After that, you get line after line of what looks, at first glance, like a cat ran around on a keyboard and then sent you the result. But it does mean something: Every line is one request by a visiting web browser. A request occurs when a visiting browser says “Lessee, I need this file and that file, please.” Put all those requests together and you’ve got a moment-by-moment history of every move someone/something makes on your site.

If you want to know the history, though, you have to speak the language. Keep going…

Hint: In your text editor, make sure you have ‘soft wrap’ or ‘wrap lines’ turned off. That way, every line will continue, straight out across the screen.

Log file field descriptions

I’m not going to go through every log file field. If you want the full list let me know. Here are the ones you want to know about. The names of your header fields may be a little different, but they should be easy to match up with these:

date: The date of this request.

time: You guessed it – the time this request began.

cs-method: The request method used for this request. Usually it’ll be GET, POST, or HEAD. GET is the most common – it’s a standard “Gimme that file” request. I won’t try to explain the others here. This post is long enough as it is.

cs-uri-stem: The address of the page requested, up to but not including any query attributes like ?this=that. The stem of is

cs-uri-query: All of the stuff after the ? in the URL, if there is anything.

c-ip: The IP address of the browser making the request.

cs(User-Agent): Basically, the browser make and model.

cs(Cookie): Any cookie data the server placed on the browser making the request.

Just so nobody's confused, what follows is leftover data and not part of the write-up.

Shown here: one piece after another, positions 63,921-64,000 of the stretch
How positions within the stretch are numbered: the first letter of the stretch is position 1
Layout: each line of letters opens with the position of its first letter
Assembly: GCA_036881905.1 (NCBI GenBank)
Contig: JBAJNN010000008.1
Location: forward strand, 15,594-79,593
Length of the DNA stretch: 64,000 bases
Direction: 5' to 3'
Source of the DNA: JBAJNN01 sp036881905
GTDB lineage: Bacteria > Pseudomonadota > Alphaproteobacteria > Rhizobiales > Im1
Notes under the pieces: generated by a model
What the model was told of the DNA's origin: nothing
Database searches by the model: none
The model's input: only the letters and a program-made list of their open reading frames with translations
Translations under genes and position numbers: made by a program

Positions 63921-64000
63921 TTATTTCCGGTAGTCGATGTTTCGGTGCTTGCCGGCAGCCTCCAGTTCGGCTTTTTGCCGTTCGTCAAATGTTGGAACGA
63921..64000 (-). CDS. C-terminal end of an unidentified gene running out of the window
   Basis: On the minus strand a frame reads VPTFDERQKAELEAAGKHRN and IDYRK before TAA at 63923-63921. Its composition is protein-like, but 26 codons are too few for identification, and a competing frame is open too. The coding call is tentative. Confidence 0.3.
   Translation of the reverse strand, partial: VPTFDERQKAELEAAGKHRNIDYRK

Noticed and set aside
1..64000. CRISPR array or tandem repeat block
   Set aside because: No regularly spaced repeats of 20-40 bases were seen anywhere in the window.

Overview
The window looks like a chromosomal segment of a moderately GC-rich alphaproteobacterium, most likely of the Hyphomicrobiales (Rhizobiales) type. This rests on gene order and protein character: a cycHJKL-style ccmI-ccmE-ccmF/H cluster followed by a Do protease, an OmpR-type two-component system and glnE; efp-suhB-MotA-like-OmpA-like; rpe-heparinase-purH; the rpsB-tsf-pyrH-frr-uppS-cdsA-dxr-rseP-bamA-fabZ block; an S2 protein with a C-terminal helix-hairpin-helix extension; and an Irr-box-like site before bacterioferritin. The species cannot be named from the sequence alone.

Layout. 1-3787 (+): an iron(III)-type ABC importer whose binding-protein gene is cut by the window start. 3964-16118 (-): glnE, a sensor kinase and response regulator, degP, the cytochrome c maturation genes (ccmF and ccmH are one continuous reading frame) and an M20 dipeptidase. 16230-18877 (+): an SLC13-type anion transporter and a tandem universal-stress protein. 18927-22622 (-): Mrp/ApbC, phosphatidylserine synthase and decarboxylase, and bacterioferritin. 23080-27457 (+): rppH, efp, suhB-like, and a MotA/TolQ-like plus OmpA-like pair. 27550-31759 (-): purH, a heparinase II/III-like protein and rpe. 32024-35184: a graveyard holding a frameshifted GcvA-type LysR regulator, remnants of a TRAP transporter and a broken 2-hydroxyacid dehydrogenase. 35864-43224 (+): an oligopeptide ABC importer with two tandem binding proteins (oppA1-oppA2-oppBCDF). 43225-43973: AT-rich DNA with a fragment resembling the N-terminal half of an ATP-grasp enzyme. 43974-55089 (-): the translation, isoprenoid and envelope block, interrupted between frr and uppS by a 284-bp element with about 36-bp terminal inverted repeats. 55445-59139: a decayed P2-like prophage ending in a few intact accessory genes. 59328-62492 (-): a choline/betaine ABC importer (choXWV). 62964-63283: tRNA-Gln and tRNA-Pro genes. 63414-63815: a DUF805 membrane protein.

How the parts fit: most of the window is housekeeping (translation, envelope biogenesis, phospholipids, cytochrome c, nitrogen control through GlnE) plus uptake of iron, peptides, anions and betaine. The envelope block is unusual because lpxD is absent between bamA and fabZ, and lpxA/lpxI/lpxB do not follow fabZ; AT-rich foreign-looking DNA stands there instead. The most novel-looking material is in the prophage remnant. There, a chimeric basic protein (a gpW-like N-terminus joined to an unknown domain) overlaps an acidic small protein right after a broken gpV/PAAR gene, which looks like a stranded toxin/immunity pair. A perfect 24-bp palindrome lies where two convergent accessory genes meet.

cs(Referer): The web site from which the browser came. If you clicked a link on and landed on, then the referer (I don’t know why they don’t spell it right) is

sc-status: The response the server delivered to the request. This is very important! To learn what the response codes mean, go here.

time-taken: How long it took for the server to answer this request. Handy if you’re checking for a problem.

Applying your newfound knowledge

OK, enough messing around in text editors. Open the same log file in a spreadsheet program. In Excel, I use File > New and then File > Import. Then I select Delimited File, with space as the delimiter.

Here’s what the first line of my log file tells me:first line of the sample log file

  1. At 7 AM on 3/24/10, Baidu’s search spider visited my site’s home page (that’s what the ‘/’ means.
  2. It issued a GET request.
  3. My server responded with a 304 code, meaning nothing’s changed on the home page.

Reading one line isn’t very useful. But, if you start looking at entire sessions – all request by a single browser after it arrives at your site – you can learn a lot. If I sort by user agent, I can see what MSNBot (that’s Bing) – found last time it crawled my site:msnbot-sample.gif

As well as any errors that occurred during MSNBot’s crawl, etc.. It’s a great way to quickly diagnose issues.


That’s it. You now know how to read a log file. What you choose to do with this knowledge is, of course, your own business. If you want to use your powers for good, I suggest:

  1. Regularly checking log files for any 404 codes. ‘404’ means ‘page not found’. You’ll want to fix those.
  2. Measuring how often search engines visit your site, and how deeply they crawl. These are good indicators of importance.
  3. Finding the files that account for the longest downloads, and then making ’em smaller.

That’s just a few ideas.

As I said above, log files can be humungous. If that’s the case, you can use grep to search them, or import them into a database tool instead of Excel.



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  1. Nice post Ian. I think its good for folks to understand your points about needing the logs to give you the picture of what Omniture can’t see. I have a customer that uses our product (Splunk) in combination with Omniture. When the webhead reports a 503 error.. Omniture doesn’t see it because the page didn’t load. But as you know the logs are filled with goodies.